Gucci
Gucci
Image: Getty
Michael Kors
Michael Kors
Image: Getty

There is a deep division in the fashion industry on whether to participate in the global fur trade. Burberry will; Tommy Hilfiger won’t. American Vogue will, British Vogue won’t and so it goes on.

The 40-Billion-dollar fur industry’s relationship with fashion is widely contested and has been for decades with supermodels including Naomi Campbell and Cindy Crawford claiming they’d rather go Naked than wear fur. Brands including Gucci, Michael Kors and Maison Margiela have recently announced that that they will be going fur free, severing all previous ties with the global fur trade. After all this time, why the sudden change of heart?

For Gucci fur has lost its modern edge, “it’s a little bit out-dated” says Marco Bizzarri, chief executive officer of the Italian Brand, insisting that it was not about “the millennials or the new generation”. Millennials are thought be more ethically focused than previous generations, identifying sustainability as a key aspect of their purchasing patterns.  Millennials account for more than half of Gucci’s customers so it makes sense that the brand decided to go fur free (it’s obvious). Fur accounts for $11.8 million of Gucci’s profits annually and will be replaced by faux-fur, wool and new fabric innovations (despite the popularity of their fur lined loafers).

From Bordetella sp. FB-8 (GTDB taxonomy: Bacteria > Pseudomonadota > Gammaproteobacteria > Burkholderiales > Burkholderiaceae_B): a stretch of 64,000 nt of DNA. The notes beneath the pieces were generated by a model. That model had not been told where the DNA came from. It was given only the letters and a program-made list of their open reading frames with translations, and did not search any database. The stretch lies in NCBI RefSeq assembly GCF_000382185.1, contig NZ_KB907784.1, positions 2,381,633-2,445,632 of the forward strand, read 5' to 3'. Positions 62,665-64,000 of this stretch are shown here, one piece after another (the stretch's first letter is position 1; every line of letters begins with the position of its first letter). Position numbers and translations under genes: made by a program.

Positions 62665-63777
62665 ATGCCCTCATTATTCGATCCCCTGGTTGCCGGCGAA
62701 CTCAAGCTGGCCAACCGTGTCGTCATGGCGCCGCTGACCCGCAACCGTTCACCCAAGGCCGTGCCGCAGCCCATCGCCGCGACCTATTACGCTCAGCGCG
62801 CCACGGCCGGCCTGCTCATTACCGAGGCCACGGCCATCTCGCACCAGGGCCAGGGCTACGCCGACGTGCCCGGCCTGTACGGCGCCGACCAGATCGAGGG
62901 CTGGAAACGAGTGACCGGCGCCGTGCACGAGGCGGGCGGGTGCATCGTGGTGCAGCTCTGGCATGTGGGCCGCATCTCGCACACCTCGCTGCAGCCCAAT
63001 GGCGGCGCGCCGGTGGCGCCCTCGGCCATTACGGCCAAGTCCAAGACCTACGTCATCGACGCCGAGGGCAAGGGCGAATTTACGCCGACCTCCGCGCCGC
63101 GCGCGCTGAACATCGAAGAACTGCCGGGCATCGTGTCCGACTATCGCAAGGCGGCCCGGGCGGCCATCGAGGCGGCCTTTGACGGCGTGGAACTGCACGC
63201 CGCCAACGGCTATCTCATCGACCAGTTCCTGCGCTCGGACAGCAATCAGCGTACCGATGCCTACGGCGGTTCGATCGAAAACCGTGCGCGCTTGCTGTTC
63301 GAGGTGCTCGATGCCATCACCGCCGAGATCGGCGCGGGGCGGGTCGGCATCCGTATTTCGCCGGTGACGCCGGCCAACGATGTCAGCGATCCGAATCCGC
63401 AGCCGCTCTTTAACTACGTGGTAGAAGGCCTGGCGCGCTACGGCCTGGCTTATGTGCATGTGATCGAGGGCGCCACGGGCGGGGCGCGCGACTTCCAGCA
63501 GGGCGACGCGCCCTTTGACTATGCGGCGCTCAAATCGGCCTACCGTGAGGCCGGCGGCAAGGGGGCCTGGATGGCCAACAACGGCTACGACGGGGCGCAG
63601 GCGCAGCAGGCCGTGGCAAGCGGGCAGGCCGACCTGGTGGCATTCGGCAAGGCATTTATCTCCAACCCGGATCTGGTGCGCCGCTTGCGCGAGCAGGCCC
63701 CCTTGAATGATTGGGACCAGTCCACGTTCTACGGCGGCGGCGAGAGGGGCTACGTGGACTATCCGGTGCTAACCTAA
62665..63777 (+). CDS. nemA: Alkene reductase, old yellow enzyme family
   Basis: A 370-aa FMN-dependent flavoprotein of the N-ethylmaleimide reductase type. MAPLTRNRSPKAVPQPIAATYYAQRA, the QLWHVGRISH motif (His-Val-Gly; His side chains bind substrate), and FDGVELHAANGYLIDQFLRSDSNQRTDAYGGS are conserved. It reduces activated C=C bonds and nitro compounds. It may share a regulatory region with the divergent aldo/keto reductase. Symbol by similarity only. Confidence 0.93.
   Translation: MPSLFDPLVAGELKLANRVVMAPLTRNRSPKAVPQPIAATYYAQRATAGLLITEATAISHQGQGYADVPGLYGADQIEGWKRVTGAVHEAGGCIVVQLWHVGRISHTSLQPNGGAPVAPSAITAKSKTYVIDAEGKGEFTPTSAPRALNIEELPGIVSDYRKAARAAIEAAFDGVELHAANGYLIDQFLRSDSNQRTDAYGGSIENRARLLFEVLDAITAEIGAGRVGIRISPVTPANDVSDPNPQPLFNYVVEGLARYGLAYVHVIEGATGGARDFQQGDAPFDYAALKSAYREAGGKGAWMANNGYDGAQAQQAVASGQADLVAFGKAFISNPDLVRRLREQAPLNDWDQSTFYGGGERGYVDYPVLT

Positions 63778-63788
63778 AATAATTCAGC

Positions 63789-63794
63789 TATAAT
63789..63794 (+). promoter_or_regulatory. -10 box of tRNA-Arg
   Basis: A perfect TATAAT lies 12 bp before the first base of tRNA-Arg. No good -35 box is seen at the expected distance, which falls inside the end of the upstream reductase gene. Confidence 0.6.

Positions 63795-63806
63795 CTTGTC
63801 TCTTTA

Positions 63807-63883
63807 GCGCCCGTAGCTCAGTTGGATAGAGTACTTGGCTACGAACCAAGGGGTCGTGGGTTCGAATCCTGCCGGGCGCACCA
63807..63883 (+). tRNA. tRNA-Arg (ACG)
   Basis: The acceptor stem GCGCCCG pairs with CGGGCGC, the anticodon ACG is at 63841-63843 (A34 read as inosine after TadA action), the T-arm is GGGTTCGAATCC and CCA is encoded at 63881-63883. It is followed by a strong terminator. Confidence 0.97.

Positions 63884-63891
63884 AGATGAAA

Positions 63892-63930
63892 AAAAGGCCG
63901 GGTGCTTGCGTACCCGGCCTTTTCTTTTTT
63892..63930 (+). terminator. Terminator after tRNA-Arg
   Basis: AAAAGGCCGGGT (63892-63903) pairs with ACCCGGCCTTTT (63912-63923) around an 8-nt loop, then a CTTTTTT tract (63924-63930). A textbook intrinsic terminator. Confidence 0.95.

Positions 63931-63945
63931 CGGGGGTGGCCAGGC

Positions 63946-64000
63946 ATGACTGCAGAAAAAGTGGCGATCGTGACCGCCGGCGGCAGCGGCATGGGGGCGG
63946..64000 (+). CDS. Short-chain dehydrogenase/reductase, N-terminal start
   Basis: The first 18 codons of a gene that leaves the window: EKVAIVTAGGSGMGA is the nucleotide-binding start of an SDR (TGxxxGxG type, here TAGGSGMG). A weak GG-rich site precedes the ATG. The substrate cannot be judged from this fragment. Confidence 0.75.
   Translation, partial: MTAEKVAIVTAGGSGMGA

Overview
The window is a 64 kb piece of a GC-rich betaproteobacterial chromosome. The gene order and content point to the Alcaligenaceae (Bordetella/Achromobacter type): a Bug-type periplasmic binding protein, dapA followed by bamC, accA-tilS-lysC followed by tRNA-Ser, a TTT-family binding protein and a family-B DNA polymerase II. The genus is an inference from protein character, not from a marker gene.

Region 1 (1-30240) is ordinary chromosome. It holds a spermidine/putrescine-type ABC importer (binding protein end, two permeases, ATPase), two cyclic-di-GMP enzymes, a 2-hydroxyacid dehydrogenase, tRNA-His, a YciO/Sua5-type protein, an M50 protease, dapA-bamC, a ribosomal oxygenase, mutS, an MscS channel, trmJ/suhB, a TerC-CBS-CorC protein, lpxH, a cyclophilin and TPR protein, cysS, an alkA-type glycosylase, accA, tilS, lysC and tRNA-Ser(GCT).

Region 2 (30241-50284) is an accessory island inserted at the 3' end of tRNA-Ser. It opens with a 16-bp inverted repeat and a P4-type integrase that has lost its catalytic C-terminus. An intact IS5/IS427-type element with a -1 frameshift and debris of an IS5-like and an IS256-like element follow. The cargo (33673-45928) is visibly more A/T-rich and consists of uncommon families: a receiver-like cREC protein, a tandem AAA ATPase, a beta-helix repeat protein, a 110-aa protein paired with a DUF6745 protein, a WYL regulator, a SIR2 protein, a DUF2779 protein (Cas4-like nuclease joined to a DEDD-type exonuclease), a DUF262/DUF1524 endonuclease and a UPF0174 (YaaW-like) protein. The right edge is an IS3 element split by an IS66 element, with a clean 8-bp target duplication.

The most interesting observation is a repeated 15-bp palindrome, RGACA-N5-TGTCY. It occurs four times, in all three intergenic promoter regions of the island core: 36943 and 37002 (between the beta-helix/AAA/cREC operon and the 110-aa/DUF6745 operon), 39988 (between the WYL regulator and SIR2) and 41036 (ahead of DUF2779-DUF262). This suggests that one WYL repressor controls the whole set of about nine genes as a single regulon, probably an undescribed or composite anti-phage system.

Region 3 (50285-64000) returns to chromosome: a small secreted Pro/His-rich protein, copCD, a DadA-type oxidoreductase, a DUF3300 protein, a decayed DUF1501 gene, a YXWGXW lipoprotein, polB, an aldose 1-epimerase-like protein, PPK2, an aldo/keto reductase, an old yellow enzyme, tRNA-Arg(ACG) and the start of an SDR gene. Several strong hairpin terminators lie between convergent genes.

Michael Kors is another brand that has recently gone fur-free. The years of parading models down the ramp in luxurious floor-length fur coats has come to an end as a result of increased pressure by animal rights groups and changing consumer tastes. The brand is attempting to evolve its use of innovative materials as “due to technological advances in fabrications, we now have the ability to create a luxe aesthetic using non-animal fur” says Michael Kors.

It doesn’t stop there -- John Galliano’s Maison Margiela announced that it would go fur free this month following in the wake of Gucci and Michael Kors. Galliano’s decision to go fur-free came after his interaction with PETA’s senior vice president Dan Matthews while on a beach in Saint-Tropez. According to Galliano the real luxury today “is authenticity and inventiveness” further explaining that “you can be outrageous and fun without fur”.

Maison Margiela
Maison Margiela
Image: Getty
Maison Margiela
Maison Margiela
Image: Getty

Gucci, Michael Kors and Maison Margiela are not the first and are joining already fur-free brands; Calvin Klein, Ralph Lauren and Armani. Retailers including Selfridges and Net a Porter also do not sell fur.  Will more luxury brands commit to going fur-free in 2018? We will have to wait and see.

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